I noticed, though, and decided that it was time to draw a line. Unfortunately, I hadn’t realised that the line was supposed to be figurative, and I hadn’t realised that the pen I had picked up was permanent. When my wife returned home to find our television set neatly bisected by a thick, black, horizontal line, she ordered me out of the lounge. I secretly suspected that she was feigning anger – she had always had a bit of a thing for moustaches - but decided to steer clear just in case. As the evening was young, I struggled to think what I could do; surfing the internet was out, since I put my foot down over getting broadband (again, how was I supposed to know that the foot in question should have been figurative?).

I would have liked to go out to a society. I used to have a great time as a member of Anonymous Alcoholics (you’d go to a bar, and get drunk while refusing to tell anyone your name), and missed the structure of ‘Taxonomists, Royal Society of, The’. But I was barred from both of those fine institutions, after a bit of a misunderstanding. You see, I had watched a documentary which said that ‘humans have the greatest aptitude for social bonding next to chimpanzees’. I thought that I would bring a chimpanzee to a meeting to test this.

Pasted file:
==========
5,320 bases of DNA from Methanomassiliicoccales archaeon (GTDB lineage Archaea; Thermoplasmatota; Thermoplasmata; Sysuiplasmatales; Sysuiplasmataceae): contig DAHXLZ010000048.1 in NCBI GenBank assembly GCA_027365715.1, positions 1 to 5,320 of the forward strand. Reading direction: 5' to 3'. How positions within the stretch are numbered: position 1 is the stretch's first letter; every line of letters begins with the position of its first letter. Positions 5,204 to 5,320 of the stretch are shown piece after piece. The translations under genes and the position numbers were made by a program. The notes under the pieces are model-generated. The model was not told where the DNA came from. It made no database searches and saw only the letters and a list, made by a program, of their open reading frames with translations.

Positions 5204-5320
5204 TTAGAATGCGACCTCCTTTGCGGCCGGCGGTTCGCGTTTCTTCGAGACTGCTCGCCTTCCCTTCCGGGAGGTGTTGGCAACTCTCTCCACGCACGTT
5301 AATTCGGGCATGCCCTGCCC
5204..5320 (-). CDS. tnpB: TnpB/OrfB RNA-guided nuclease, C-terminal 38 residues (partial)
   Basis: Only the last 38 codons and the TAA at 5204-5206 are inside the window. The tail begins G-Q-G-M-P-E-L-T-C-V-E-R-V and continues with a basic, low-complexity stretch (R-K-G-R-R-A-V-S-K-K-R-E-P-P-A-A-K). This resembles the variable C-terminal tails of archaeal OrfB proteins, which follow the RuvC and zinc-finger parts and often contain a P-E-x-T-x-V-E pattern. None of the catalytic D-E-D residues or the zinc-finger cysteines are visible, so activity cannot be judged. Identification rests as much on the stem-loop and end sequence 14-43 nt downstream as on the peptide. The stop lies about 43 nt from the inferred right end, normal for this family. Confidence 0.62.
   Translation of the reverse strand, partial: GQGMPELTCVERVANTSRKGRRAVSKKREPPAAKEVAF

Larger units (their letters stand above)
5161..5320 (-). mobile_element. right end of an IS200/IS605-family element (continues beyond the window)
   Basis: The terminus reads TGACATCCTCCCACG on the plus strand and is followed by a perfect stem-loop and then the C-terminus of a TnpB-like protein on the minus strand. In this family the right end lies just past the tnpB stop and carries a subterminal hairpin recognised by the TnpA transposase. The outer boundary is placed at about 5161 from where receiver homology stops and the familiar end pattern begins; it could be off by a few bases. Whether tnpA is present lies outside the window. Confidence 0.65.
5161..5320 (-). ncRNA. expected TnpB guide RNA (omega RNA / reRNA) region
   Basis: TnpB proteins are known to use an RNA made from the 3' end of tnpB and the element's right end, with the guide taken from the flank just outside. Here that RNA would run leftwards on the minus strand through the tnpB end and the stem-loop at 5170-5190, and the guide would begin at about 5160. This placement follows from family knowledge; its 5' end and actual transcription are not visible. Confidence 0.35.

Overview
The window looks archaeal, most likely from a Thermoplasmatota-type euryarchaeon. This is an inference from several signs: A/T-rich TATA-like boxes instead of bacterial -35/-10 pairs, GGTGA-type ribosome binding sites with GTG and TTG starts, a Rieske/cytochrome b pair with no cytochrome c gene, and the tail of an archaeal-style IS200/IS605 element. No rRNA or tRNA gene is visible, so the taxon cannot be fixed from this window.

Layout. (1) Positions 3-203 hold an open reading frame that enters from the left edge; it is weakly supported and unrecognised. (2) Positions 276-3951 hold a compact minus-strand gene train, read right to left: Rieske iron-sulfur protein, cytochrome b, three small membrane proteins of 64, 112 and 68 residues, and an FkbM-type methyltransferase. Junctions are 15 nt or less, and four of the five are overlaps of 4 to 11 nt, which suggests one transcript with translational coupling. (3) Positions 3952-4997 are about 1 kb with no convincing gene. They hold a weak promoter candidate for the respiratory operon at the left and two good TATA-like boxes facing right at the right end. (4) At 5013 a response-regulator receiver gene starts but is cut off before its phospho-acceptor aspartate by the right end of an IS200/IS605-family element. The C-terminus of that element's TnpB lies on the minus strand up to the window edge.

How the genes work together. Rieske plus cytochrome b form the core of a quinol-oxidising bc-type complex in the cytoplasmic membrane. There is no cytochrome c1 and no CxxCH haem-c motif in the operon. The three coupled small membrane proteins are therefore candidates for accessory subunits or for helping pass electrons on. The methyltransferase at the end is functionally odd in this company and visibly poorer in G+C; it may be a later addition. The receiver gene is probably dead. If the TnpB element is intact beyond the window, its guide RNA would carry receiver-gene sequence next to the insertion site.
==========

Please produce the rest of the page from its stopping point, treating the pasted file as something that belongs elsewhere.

Wednesday, 27 March 2013

Lesser known facts about zombies

1. The word zombie comes from the Latin ‘zombus’ meaning ‘lumbering threat suitable for a feature-length film’.

2. Zombies were not originally interested in brains. The first zombies, which appeared in a silent film in 1918, were originally after ‘body’. This was changed after they were accused of being shallow.